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Implantable device delivers drugs straight to the heart

Device can deliver drugs, proteins and stem cells directly to diseased tissue

Date:
June 11, 2018
Source:
Harvard John A. Paulson School of Engineering and Applied Sciences
Summary:
A refillable, implantable device, sits directly on the heart and delivers drugs and other therapies to treat the after-effects of a heart attack.
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An international team of researchers, led by Harvard University, have developed a refillable, implantable device, which sits directly on the heart and can deliver drugs and other therapies to treat the aftereffects of a heart attack.

The device, dubbed Therepi, is a small patch that is sutured onto the heart. The patch contains a sponge-like biomaterial that holds and releases therapies through the permeable surface of the device. The biomaterial can be connected to a port or pump outside the body when it needs to be refilled. In a pre-clinical study, the researchers demonstrated that Therepi can increase heart function for more than four weeks when stem cells are repeatedly delivered to the reservoir.

Residual scarring after a heart attack can lead to heart failure. Different therapies, including drugs, proteins and stem cells, could treat scarring but these treatments struggle to reach or stay at their intended target and often require multiple doses to work. This device solves for those challenges by allowing localized, replenishable, tunable therapy delivery. It paves the way for other devices to deliver multiple courses of therapies directly to diseased tissue.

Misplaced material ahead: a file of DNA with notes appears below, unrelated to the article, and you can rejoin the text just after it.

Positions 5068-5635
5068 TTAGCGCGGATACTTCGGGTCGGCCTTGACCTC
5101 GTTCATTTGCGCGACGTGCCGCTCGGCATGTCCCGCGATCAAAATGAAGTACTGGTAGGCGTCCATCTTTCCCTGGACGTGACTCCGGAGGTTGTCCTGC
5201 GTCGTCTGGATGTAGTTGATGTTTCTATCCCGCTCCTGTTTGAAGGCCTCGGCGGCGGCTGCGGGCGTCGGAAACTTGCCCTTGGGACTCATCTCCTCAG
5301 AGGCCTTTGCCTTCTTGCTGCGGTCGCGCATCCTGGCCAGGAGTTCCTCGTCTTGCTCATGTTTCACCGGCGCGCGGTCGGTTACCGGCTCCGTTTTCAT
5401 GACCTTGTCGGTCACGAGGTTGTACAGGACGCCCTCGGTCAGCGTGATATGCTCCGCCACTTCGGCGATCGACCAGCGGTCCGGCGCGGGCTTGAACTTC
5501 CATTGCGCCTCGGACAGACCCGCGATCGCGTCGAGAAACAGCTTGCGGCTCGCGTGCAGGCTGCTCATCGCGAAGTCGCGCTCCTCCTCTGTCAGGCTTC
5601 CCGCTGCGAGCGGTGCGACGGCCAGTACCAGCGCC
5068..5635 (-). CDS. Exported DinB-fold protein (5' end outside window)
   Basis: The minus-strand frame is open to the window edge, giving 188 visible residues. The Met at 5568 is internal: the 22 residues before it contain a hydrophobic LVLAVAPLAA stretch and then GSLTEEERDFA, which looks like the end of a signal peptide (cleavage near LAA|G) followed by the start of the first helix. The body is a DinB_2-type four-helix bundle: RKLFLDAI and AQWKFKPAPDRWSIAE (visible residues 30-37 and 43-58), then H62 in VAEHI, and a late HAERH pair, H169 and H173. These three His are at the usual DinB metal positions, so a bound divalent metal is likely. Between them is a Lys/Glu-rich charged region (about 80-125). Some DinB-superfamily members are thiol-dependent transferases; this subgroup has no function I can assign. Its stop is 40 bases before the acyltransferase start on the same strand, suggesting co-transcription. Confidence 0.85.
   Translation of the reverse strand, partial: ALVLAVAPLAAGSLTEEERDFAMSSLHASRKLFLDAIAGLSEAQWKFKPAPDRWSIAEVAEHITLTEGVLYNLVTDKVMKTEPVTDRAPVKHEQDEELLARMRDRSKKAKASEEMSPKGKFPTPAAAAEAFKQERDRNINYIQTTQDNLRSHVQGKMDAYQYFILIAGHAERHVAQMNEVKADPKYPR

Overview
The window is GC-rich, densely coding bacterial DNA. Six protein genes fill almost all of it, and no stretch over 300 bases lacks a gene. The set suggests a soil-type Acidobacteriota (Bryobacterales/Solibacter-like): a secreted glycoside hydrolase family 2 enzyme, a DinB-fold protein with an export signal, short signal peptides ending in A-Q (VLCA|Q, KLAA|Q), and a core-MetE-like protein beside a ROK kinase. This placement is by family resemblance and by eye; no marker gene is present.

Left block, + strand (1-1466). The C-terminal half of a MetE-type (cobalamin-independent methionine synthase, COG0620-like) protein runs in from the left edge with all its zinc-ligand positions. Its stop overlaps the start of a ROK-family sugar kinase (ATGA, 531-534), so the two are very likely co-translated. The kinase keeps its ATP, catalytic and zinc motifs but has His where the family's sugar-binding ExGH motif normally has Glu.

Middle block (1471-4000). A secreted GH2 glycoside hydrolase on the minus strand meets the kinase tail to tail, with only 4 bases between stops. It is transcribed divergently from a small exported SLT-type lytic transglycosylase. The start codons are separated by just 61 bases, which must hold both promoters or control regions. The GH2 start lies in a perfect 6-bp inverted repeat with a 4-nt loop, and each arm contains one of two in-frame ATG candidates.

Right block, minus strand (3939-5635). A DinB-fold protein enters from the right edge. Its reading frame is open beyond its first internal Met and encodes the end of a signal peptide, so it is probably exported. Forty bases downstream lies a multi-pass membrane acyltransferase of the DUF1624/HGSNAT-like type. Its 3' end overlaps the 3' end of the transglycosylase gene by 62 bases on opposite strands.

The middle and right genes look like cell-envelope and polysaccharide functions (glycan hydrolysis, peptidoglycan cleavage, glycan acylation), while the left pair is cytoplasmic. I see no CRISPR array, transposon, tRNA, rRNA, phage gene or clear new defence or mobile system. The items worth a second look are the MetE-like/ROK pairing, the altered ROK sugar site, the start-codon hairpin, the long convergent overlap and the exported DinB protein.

Story Source:

Materials provided by Harvard John A. Paulson School of Engineering and Applied Sciences. Note: Content may be edited for style and length.


Journal Reference:

  1. William Whyte, Ellen T. Roche, Claudia E. Varela, Keegan Mendez, Shahrin Islam, Hugh O’Neill, Fiona Weafer, Reyhaneh Neghabat Shirazi, James C. Weaver, Nikolay V. Vasilyev, Peter E. McHugh, Bruce Murphy, Garry P. Duffy, Conor J. Walsh, David J. Mooney. Sustained release of targeted cardiac therapy with a replenishable implanted epicardial reservoir. Nature Biomedical Engineering, 2018; 2 (6): 416 DOI: 10.1038/s41551-018-0247-5

Cite This Page:

Harvard John A. Paulson School of Engineering and Applied Sciences. "Implantable device delivers drugs straight to the heart." ScienceDaily. ScienceDaily, 11 June 2018. <www.sciencedaily.com/releases/2018/06/180611133838.htm>.
Harvard John A. Paulson School of Engineering and Applied Sciences. (2018, June 11). Implantable device delivers drugs straight to the heart. ScienceDaily. Retrieved May 29, 2024 from www.sciencedaily.com/releases/2018/06/180611133838.htm
Harvard John A. Paulson School of Engineering and Applied Sciences. "Implantable device delivers drugs straight to the heart." ScienceDaily. www.sciencedaily.com/releases/2018/06/180611133838.htm (accessed May 29, 2024).

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